Gerald felt the Savior’s love, amazed that the Lord could love anyone so weak, so sinful as he felt he was. And Gerald learned in a deeper way that the only path to forgiveness and the strength to overcome is through the Savior’s mercy and grace and healing power. He became one of the most beloved writers in the LDS arena. One of my favorite of his books is In the Arms of His Love. He has helped countless people feel God’s love and forgiveness. His story is a good illustration of the five steps listed above.
More Examples of the Five Steps
Now let’s look at some scriptural examples of that 5-step process: Most people describe the story of Alma as a conversion story. But the details clearly illustrate the process of being born again, forgiven and changed. Alma has anguish of soul, pleads for mercy, and then receives forgiveness and exquisite joy. For a better understanding, let’s look at his story in Alma 36:
Alma 36:16-20 (emphasis mine), “For three days and for three nights was I racked, even with the pains of a damned soul. And it came to pass that as I was thus racked with torment, while I was harrowed up by the memory of my many sins, behold, I remembered also to have heard my father prophesy unto the people concerning the coming of one Jesus Christ, a Son of God, to atone for the sins of the world. Now, as my mind caught hold upon this thought, I cried within my heart: O Jesus, thou Son of God, have mercy on me, who am in the gall of bitterness, and am encircled about by the everlasting chains of death. And now, behold, when I thought this, I could remember my pains no more; yea, I was harrowed up by the memory of my sins no more. And oh, what joy, and what marvelous light I did behold; yea, my soul was filled with joy as exceeding as was my pain!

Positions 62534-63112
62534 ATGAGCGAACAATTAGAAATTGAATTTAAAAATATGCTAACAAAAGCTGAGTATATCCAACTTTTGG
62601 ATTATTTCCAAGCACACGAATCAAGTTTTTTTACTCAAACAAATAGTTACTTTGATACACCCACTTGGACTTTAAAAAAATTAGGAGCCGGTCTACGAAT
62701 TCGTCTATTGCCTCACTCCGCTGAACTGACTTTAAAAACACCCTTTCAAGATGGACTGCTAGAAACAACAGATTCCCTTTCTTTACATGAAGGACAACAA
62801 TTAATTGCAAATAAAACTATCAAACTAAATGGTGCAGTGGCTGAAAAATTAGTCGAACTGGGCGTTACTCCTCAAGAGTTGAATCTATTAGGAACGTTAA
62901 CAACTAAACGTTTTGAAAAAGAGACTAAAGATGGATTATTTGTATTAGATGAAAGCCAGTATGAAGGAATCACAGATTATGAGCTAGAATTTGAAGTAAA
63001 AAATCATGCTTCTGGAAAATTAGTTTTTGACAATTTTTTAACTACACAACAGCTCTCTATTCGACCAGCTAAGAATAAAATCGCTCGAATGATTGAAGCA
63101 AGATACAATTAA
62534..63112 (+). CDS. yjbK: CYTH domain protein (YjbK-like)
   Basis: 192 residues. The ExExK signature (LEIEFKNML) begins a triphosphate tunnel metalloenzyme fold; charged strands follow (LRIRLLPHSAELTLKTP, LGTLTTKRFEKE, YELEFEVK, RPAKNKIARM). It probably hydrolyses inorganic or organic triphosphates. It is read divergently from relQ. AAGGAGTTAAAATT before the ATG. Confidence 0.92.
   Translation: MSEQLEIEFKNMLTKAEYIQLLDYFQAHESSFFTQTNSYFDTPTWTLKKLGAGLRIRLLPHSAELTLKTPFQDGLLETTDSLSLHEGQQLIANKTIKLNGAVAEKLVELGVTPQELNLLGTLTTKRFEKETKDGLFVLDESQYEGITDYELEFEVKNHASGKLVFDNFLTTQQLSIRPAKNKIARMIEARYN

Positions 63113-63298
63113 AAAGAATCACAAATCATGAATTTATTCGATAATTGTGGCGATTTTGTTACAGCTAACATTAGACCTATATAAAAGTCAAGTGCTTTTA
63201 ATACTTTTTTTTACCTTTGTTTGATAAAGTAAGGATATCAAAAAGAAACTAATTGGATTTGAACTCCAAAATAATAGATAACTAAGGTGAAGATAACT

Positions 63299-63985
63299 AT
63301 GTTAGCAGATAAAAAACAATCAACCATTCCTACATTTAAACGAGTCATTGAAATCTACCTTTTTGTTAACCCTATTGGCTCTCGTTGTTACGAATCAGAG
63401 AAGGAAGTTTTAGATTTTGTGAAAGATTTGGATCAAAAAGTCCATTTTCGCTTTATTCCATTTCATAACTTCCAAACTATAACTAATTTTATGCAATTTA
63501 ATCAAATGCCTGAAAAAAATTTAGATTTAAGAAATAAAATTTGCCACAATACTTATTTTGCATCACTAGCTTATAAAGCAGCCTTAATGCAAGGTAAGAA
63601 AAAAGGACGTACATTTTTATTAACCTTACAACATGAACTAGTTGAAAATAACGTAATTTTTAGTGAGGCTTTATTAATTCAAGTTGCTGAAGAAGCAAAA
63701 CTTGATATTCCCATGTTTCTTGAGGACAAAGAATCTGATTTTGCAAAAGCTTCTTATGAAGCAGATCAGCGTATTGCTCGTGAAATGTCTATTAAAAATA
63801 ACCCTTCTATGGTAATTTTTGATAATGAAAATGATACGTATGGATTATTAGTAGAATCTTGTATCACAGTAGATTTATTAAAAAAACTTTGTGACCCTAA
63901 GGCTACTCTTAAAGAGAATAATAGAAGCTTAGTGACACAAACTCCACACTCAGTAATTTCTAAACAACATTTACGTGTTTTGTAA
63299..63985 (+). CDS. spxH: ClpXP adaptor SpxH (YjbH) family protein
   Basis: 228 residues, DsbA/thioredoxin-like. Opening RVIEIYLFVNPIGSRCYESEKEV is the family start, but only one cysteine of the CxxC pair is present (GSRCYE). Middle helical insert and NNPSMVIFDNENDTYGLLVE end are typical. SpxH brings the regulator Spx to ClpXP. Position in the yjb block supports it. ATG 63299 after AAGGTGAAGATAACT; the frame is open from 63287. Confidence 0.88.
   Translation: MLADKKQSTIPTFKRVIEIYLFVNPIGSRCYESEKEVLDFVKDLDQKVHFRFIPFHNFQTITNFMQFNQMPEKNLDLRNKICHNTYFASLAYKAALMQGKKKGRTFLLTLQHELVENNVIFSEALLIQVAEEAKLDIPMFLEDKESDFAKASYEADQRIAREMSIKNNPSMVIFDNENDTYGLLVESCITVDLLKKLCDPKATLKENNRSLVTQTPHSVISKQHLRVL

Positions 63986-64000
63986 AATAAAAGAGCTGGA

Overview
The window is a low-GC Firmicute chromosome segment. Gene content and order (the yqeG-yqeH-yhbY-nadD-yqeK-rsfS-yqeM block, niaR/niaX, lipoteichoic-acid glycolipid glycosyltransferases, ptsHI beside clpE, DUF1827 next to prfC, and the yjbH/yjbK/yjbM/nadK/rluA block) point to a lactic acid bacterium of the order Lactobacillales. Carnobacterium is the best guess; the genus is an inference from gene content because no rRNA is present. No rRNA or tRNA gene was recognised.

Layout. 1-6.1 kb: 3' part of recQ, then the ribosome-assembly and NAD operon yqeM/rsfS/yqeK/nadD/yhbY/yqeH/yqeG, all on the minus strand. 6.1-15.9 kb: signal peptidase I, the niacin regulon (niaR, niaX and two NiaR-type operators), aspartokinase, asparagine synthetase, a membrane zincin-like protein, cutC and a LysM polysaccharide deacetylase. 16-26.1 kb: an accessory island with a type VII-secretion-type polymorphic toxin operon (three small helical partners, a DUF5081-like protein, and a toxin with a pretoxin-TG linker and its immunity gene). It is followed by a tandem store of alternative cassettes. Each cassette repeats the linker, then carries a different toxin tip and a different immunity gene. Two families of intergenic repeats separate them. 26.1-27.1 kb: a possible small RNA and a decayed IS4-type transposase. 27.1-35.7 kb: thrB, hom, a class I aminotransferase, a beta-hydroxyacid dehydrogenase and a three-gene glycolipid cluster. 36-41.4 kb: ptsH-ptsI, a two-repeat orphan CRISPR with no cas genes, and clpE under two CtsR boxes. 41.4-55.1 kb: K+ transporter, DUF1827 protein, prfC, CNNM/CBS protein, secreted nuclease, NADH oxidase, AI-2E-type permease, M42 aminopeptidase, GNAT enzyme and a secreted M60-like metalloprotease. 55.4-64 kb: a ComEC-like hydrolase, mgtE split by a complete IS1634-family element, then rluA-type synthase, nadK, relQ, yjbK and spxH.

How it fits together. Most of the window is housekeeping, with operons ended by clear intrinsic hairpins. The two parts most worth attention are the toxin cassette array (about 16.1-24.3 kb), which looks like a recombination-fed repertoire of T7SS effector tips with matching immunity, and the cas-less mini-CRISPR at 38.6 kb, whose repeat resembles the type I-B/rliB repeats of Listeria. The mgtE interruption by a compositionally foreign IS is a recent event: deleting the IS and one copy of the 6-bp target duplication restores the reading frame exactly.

You may say, well of course Alma had to experience anguish of soul; he was an extremely wicked man. True, but his wickedness makes his forgiveness even more remarkable. If he was so wicked, why was he forgiven so quickly, even changed to a state of righteousness? (Mosiah 27:25)
Let’s look at another example of forgiveness. The people of King Benjamin were the opposite of Alma; they were a righteous people, “diligent in keeping the commandments, highly favored, filled with love of God.” (Read Mosiah 1:11, 2:3, 4, 2:31.) But as we have pointed out, no one keeps all the commandments all the time. As “righteous” as they were, they too needed to plead for forgiveness.